This is ground that’s been well-trod on Fringe this season, and honestly, I wasn’t overly impressed by Jenni Blong’s performance as Dr. Warren, which struck me as a little stiff and one-note. Aside from the moment when Carla leads Walter to find his old notebook, and the moment where she watches him try to burn it, I found the scenes between Carla and Walter fairly tedious.

But maybe that’s because there are two scenes in “Black Blotter” that showed how to suggest and evoke deeper feelings in a more sophisticated, almost cinematic way, without spelling everything out. The first scene involves the child Observer that we used to know as Lil’ O, though now I suppose we have to call him Michael, since that’s the name that his guardians have been calling him for the past 20 years. We last saw the tiny baldy at 167 Cedar Street, where in a pocket universe Michael left a radio, awaiting a signal. Well, at the start of “Black Blotter,” at the lab at FHU, we see the power of the AM and the radio on, as an encoded message finally begins to beep its way through. When the team traces the signal to an island in a lake near Willington, Connecticut, they find Richard and Carolyn, a kindly couple who’ve been looking after Michael ever since the mysterious, still-unmet Donald dropped him off with them. Richard and Carolyn know that their mission requires them to relinquish Michael to Walter, but it tears them up inside to let the kid go after 20 years of taking care of him. The goodbye scene is devoid of dialogue, and yet we can project our own emotions onto it, which makes the moment so much more effective than all the chatty Carla scenes.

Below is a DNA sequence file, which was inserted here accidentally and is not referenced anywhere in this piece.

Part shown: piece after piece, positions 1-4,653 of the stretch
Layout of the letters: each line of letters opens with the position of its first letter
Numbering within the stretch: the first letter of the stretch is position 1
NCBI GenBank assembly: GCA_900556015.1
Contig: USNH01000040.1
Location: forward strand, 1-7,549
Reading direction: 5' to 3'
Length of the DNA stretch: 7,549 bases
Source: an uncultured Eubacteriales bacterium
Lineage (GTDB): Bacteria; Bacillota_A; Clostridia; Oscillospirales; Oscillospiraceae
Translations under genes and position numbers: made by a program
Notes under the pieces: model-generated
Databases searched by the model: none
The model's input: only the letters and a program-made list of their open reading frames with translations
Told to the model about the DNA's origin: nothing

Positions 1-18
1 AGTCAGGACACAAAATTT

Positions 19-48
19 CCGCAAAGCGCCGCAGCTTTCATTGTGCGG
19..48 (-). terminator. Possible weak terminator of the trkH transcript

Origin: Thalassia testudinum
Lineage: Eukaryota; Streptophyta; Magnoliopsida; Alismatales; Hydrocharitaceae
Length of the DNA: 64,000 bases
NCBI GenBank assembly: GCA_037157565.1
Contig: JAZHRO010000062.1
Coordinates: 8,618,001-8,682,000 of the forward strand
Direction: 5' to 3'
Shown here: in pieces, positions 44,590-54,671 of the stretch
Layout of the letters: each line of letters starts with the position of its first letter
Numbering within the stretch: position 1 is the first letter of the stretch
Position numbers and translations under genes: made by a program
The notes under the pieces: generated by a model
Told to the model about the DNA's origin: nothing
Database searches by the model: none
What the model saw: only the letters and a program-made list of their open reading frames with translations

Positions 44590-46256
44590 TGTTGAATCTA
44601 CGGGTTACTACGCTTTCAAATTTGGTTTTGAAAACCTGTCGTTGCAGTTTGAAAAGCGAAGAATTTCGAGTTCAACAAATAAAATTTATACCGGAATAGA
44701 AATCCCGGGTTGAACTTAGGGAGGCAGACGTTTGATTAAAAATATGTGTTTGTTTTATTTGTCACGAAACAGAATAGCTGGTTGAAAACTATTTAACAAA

And speaking of projection, the other powerful scene I’m thinking of happens toward the end, as Walter is coming down from his trip. He sits sadly in his lab, thinking back on the events of season two’s classic episode “Peter,” which had told the story from the ‘80s that set most of what’s happened on Fringe into motion. Those scenes from “Peter”—involving Carla, Nina, Elizabeth Bishop, and the portal to the other Earth that caused all the trouble—are projected onto Walter and the lab while he remembers them, like a home movie without a screen to catch and contain it. It’s a lovely effect.